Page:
Music Co-Review: A Conversation About “Cold Hard Want” by House of Heroes

It’s my pleasure to introduce my first guest blogger of sorts, Austin Mitzel. Austin and I were roommates for a year in college, and one of the many affinities we shared was a love for art, philosophy, and the intersection of the two. As one clear example of this, when I discovered the band House of Heroes’ (HoH) sophomore album, “The End Is Not The End,” and showed it to my roommates, Austin fell in love with the band just as much–if not more–than I had. When House of Heroes’ newest album, “Cold Hard Want,” came out earlier this summer, I made a point to ask his opinion via Facebook message. Here is our exchange (with minor edits for grammar and flow):

So your request lit reviewer flame in my soul. here goes.

I’ve always appreciated the band’s work for its originality and thought-provoking material. Besides the album “Cold Hard Want,” I’ve only heard “The End is Not the End” and “Suburba.” Both of those were strong albums–particularly, in my view, in terms of thematic unity. “Cold Hard Want” isn’t an exception. In fact, “Cold Hard Want” is arguably more unified, especially in formal, musical terms. I’ll get to that later on, but you can know, for now, that I think it’s their best work yet.

In strictly musical terms, I think “Cold Hard Want” is features some of their most diverse work, and it seems to consistently get better. They’ve started to move away from the classic rock of “The End is Not the End,” but what’s not to like about “Remember the Empire,” or “Angels of Night”? Frontman Tim Skipper is considerably more adventurous on this album, and his vocal talent shows. “Cold Hard Want” feels much more weighty than HoH’s earlier work, but I think the heavier punch suits them.

Isn’t the title fascinating? It struck me as odd even before I took my first listen. I’m convinced now that that is how it’s supposed to be. The title is taken from the chorus in “Out of my Way”:

“It took a whole lot of blood and sweat to get what I got,
It took a whole lot of cold hard want to get what I got,
It took a whole lot of nights like these to get what I got,
Yeah it took cold hard want to get what I got yeah!”

Of course a whole host of questions come up: What did he get? Was it worth it? Quintessential HoH here; it’s never answered. Or, actually, the whole album is the answer. One of the stand out tracks for me at this point is “Comfort Trap.” It’s a blood chilling caricature of the materialistic man if ever there was one. “Cop” is another one of my favorites, and one that was (I think) deliberately placed before “Comfort Trap” to depict the characters in contrast to each other. It’s easy enough to see the album as a resounding condemnation of materialism (“Comfort Trap” is, after all, the centerpiece of the work) but the questions it asks are more universal.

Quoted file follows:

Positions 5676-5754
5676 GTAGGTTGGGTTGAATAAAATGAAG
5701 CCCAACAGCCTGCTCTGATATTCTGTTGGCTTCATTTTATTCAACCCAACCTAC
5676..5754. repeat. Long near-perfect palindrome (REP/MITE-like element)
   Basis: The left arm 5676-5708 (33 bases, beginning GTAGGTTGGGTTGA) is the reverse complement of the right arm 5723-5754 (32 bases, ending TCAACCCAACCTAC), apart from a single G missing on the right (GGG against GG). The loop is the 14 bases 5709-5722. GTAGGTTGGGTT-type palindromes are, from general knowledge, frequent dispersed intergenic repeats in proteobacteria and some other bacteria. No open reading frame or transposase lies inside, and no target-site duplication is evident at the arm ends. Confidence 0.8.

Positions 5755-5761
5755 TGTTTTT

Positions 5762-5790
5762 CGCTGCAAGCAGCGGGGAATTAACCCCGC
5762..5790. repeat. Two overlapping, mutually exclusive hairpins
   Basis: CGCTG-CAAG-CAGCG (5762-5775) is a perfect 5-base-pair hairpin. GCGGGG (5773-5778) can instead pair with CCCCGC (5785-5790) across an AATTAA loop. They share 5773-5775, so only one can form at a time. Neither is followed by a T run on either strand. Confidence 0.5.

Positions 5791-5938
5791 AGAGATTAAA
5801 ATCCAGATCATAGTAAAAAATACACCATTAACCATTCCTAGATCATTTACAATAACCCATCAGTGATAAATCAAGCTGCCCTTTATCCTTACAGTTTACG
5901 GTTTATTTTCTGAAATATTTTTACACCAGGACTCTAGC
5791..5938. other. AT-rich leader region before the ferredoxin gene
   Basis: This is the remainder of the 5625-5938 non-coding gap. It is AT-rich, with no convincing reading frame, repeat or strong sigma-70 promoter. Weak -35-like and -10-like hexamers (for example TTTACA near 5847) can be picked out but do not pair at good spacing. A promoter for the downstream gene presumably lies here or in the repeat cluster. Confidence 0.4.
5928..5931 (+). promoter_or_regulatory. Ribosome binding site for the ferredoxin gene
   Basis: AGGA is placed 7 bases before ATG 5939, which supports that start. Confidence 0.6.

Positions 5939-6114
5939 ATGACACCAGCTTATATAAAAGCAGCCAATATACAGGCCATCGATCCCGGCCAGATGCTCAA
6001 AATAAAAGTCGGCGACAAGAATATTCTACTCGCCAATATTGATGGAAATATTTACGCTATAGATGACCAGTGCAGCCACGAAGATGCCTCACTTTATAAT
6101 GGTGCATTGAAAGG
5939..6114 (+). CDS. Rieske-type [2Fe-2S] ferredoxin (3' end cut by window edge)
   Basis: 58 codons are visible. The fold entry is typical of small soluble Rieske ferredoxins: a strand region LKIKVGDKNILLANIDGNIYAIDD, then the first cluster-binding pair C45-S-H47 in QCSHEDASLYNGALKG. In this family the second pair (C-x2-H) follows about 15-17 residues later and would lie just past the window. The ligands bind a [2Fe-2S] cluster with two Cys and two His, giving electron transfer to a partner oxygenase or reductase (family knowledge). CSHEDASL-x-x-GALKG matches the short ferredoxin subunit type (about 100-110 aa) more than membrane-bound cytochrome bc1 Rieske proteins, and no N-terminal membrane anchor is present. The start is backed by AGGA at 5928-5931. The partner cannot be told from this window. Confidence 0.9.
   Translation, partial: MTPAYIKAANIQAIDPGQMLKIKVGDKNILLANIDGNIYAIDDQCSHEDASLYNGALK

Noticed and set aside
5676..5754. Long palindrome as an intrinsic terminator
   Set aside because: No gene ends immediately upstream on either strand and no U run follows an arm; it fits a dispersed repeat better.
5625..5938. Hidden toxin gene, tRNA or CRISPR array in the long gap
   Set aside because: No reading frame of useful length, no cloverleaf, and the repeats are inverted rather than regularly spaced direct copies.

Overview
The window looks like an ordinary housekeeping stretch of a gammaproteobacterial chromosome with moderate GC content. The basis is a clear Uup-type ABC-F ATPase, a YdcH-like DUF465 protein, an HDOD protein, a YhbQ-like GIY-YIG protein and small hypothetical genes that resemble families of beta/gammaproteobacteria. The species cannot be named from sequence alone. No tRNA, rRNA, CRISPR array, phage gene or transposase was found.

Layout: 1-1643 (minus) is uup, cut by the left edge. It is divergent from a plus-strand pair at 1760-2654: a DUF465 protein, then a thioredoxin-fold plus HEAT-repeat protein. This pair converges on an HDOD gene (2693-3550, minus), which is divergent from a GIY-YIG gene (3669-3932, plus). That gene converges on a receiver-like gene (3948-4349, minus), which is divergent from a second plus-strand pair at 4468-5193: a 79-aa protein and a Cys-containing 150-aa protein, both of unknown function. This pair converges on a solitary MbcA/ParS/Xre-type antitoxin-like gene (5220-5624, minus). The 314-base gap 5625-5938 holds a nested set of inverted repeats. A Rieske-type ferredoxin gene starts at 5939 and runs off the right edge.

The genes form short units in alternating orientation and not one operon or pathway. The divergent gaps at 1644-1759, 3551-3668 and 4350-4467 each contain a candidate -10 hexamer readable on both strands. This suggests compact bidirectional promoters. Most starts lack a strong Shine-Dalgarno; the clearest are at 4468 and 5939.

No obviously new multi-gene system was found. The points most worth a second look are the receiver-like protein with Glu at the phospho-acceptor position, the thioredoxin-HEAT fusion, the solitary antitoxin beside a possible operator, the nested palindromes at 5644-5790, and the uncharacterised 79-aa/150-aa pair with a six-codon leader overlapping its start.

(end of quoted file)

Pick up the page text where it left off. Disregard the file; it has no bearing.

Back to the musical form. If you’ve listened to the album, you’ve probably noticed that two of the tracks are a capella. Their positions in the album at the very beginning at near the end would seem to make them book ends–and would make the last song a coda of sorts. The opening a capella track sets the tone for the whole album. Time, racing on before us while we stare helplessly as it passes. And a dream of a man, a man who’s not afraid of life and death. The second a capella section asks us to look into our souls-time passes us by, but we can still get home. Or can we? Continue reading →

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Edwards Scissorhands and Suburbia

Again, another long drought in posts. But don’t worry, I refuse to let this die. Here goes:

I was excited to open my spring break by watching “Edward Scissorhands“, a film that has always intrigued me even though I knew very little about it.

I mean, just look at the poster. Who wouldn’t wonder what some creepy pale guy with wild hair and scissors for hands is all about? I understand it left quite a mark on the film scene, and it stands out among Tim Burton films as one of his masterpieces. No doubt many great film analysts have waxed eloquent on the nature of the isolated Edward character (Johnny Depp) or Burton’s brilliant ability to walk a fine line of crazed creativity. But even above these, something else about the film drew me in and rankled my heart with a righteous indignation. The inciting incident comes when Edward leaves the castle where he was created to go to the suburbs.

And the cast of suburbanites that Edward falls in with in his new life, well, I despise them.

(SPOILER ALERT: I’m not filtering my writing for spoilers at all, so I may say some things that give away the plot. You have been warned.)

Apparently Burton did not intend for his portrayal of suburban American to be so harsh. He said he wanted to depict suburbia as “not a bad place. It’s a weird place. I tried to walk the fine line of making it funny and strange without it being judgmental. It’s a place where there’s a lot of integrity.”

I do not want to condemn suburban America either, because it isn’t a bad place, per se. I grew up in a decent suburban neighborhood in Bakersfield, California–same home for 21 years and counting. My upbringing was about as stable as they come, and I’m very thankful for it.

That said, Burton may not have wanted to be judgmental, but “Edward Scissorhands” judges the suburbs, and it judges them pretty accurately. As someone who has spent most of the past four years in Santa Clarita, the city that Burton allegedly patterned the suburbs after, I saw a world in Edward Scissorhands eerily reminiscent of my own. Continue reading →